President Trump put pen to paper several times last week, to fulfill promises made on the campaign trail. Several of his executive orders have sparked condemnation from Democrats. But one action, signed late Friday, has Republicans divided along ideological lines.
The order suspends refugee admissions for 120 days and prohibits travel from seven countries for 90. For Trump loyalists, like Mike Simpfenderfer, it's welcome news:
"Mr. Trump spent many months making it very clear [that] we have some serious problems with people coming in from different parts of the world that support terrorism and he was going to take action," Simpfenderfer told Take Two.
A longtime Trump supporter, Simpfenderfer now leads the advocacy group "Make California Great Again."
Simpfenderfer says Trump's decision was a wise one, despite the fact that the perpetrators of the attacks that Trump often cited as motivating factors for the suspension — the San Bernardino attacks, the Orlando club massacre and 9/11 — would not have been prevented from entering the country under his order.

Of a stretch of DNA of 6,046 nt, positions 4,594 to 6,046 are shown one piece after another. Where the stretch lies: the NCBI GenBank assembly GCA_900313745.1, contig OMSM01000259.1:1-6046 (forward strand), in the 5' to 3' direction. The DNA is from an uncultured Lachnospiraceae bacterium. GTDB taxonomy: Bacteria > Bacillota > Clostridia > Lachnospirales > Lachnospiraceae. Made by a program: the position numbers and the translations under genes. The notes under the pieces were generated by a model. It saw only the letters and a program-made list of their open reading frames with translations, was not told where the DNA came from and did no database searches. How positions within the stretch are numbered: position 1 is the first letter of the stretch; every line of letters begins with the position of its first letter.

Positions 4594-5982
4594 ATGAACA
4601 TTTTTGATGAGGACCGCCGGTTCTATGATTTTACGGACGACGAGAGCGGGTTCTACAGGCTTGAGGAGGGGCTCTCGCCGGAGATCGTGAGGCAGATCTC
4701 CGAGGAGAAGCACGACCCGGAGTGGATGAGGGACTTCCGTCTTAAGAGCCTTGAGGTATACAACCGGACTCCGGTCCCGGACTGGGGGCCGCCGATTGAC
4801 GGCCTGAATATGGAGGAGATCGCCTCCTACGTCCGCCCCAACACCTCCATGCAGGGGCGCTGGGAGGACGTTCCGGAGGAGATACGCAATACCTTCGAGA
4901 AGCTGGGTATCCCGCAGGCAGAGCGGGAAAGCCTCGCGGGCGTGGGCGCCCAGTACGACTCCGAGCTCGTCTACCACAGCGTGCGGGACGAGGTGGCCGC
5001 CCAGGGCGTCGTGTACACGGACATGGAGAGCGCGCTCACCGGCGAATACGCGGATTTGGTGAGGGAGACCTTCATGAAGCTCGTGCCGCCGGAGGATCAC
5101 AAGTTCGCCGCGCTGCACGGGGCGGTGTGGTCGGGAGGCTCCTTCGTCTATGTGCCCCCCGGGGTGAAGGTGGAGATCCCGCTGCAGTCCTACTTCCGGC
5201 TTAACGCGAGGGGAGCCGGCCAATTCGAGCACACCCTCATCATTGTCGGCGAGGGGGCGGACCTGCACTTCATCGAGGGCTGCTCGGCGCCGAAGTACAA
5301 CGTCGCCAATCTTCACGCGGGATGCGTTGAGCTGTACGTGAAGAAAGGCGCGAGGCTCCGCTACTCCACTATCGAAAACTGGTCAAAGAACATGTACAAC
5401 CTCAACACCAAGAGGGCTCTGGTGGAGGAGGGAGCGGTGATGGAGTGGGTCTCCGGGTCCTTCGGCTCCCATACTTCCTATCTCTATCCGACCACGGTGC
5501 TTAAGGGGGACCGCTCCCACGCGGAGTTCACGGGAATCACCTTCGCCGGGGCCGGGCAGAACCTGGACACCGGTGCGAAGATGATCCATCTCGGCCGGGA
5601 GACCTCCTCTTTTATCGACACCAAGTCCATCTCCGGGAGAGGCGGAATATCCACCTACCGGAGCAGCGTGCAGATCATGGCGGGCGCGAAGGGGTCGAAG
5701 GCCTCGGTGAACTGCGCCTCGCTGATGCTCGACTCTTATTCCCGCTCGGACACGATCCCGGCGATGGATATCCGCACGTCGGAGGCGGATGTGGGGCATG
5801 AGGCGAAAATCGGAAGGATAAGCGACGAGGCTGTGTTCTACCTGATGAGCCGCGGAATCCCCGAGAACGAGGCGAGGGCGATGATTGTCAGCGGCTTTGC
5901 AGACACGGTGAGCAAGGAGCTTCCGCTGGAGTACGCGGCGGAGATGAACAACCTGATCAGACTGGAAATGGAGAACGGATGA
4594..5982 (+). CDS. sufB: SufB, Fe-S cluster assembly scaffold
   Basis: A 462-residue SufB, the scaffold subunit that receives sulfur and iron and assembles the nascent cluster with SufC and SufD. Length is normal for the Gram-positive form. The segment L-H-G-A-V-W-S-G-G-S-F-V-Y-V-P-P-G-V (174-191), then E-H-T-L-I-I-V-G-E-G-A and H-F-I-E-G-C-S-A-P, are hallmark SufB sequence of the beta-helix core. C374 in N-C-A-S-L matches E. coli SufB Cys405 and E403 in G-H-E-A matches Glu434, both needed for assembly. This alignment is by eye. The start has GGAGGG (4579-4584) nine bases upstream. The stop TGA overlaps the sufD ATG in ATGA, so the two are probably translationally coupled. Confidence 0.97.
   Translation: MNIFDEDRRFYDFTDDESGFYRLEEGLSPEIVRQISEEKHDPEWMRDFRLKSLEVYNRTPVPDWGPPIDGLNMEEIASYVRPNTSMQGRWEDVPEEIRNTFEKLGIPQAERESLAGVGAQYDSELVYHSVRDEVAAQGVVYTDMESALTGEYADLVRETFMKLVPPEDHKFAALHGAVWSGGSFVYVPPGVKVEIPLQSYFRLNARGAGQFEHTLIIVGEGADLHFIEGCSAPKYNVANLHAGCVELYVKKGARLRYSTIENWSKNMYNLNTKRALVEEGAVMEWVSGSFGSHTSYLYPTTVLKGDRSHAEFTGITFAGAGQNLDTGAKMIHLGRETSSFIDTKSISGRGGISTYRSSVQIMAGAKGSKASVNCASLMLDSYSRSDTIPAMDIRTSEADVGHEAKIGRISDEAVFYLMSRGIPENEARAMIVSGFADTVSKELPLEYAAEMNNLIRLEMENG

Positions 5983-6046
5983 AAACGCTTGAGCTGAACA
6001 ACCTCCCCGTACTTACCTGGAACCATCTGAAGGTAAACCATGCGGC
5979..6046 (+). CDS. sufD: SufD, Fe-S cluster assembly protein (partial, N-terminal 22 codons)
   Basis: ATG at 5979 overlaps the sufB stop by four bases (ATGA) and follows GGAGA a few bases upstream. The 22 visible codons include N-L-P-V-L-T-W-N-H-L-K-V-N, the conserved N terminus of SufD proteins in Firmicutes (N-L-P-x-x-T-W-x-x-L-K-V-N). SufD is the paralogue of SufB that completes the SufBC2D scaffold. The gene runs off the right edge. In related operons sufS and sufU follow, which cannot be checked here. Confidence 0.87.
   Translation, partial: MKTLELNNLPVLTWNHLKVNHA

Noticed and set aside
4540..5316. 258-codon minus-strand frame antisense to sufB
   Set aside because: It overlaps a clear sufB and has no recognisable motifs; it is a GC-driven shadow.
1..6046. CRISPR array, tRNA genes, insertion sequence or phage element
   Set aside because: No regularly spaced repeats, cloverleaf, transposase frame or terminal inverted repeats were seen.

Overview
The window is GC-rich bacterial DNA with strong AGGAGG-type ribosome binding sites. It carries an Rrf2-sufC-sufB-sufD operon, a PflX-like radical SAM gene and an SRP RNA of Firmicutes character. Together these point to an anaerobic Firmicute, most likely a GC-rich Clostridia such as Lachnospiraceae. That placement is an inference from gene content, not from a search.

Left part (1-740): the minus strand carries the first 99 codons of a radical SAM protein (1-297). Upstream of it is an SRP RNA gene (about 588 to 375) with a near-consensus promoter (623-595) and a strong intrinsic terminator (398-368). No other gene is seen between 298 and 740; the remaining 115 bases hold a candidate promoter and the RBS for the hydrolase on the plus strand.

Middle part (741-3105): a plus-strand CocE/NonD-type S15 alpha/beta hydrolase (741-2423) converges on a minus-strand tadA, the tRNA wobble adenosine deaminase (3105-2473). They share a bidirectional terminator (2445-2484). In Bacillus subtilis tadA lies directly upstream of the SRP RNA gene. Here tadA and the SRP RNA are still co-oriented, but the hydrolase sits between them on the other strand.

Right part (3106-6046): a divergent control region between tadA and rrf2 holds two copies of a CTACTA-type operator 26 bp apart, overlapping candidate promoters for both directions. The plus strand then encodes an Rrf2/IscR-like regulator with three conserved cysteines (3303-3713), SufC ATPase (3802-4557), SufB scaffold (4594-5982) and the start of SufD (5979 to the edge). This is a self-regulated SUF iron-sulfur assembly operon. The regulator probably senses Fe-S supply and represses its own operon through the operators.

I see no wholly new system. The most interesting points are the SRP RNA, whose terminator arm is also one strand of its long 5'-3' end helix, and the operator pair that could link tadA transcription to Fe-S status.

All Republicans don't share the sentiments of Simpfenderfer. Mary Perez, a Republican who has long opposed what Trump stands for, took a different view on Trump's order:
"[It] might have been with the right intentions of providing national security to us, I think, though, it was ill-planned, and he should have consulted members of Congress first," Perez says.
Mary Perez is the vice president of the USC College Republicans. She says Trump's executive order doesn't reflect the values of her party, and that it could have greater repercussions going forward:
"What this executive order seems to do is propagate the US in a war against Islam, which is something that we absolutely don't want," Perez says.
She adds that the order could damage the image of Republicans and the US as a whole.
"It doesn't reflect well on us. It really devalues our international credibility with other nations and our foreign diplomacy," Perez says.